Australia should move quickly to export more uranium and could generate significant environmental benefits by developing a greenhouse-friendly nuclear power industry, a report for the Federal Government says.
The Prime Minister is expected to make public today the final report from a taskforce that has been examining whether Australia should move further into the nuclear fuel cycle.
The taskforce, headed by the former Telstra chief executive Ziggy Switkowski, issued a draft report in November calling for a major expansion of uranium mining in Australia while offering more qualified backing for domestic uranium processing and nuclear power.
It is understood the final version of the report, which was handed to John Howard last week, confirms most of the conclusions from the earlier draft while including considerably more material to support its findings.
Mr Howard will use the report to continue his campaign to persuade state Labor governments to remove restrictions on approving new uranium mines under the ALP's no-new-mines policy.
Mr Howard says there should be a community debate over expanding the uranium industry and has suggested nuclear power generation would have environmental benefits by reducing greenhouse gas emissions.
The Labor leader, Kevin Rudd, has pledged to push for a change in the ALP policy against expanding uranium mining but will face opposition from the party's Left. However, Labor's factions are united in opposing nuclear power, and the Opposition has said it will campaign against the Government on the issue at the next federal election.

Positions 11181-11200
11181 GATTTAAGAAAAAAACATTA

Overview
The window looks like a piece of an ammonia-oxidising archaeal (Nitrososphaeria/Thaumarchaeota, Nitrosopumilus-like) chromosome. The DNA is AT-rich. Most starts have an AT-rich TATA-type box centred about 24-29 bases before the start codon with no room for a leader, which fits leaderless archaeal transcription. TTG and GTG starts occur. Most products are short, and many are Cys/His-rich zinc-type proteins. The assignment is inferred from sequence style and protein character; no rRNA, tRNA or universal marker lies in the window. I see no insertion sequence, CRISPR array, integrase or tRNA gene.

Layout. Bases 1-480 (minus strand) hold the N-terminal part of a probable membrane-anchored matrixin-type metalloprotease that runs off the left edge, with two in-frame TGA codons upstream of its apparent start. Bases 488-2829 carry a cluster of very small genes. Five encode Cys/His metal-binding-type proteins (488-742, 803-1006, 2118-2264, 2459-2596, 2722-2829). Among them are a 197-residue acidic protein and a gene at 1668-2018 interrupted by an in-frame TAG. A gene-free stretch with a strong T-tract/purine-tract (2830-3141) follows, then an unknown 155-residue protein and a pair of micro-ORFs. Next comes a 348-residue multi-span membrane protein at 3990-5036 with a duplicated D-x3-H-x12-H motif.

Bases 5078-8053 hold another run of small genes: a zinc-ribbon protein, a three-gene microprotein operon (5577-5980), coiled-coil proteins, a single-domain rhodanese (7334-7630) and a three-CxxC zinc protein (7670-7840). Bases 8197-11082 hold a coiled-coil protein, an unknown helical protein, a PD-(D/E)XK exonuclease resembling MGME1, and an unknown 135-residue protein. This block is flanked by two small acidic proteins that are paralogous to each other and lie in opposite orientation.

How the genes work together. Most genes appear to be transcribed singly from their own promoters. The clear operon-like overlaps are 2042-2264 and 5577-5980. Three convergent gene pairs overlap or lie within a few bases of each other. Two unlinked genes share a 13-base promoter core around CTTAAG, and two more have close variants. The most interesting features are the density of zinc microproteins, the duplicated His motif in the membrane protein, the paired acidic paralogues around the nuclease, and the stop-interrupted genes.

Today's report will give Mr Howard ammunition for this debate. It is understood to estimate that Australia could double its earnings from exporting uranium oxide to more than $1 billion a year by the end of the decade.
Production in Australia is set to rise from the record 12,360 tonnes of yellowcake last year to more than 20,000 tonnes by 2014-15.
The report says growth in global demand for uranium to fuel nuclear power industries provides Australia with a timely opportunity to expand the mining if barriers such as skills shortages and state government restrictions were removed.
It points to a strong increase in exploration activity in Western Australia, Queensland and the Northern Territory and concludes that there are many areas with the potential to yield uranium in coming years.
On the issue of whether Australia should allow local uranium conversion, enrichment and fuel fabrication, the report says this could more than quadruple the value of locally mined uranium.
But the report expresses doubts about the feasibility of a full-blown uranium processing industry in Australia, saying access to enrichment technology would be a big barrier.
It is more positive about the feasibility of a local nuclear power industry, saying that if regulatory barriers were surmounted nuclear reactors could be generating electricity in Australia within 15 years.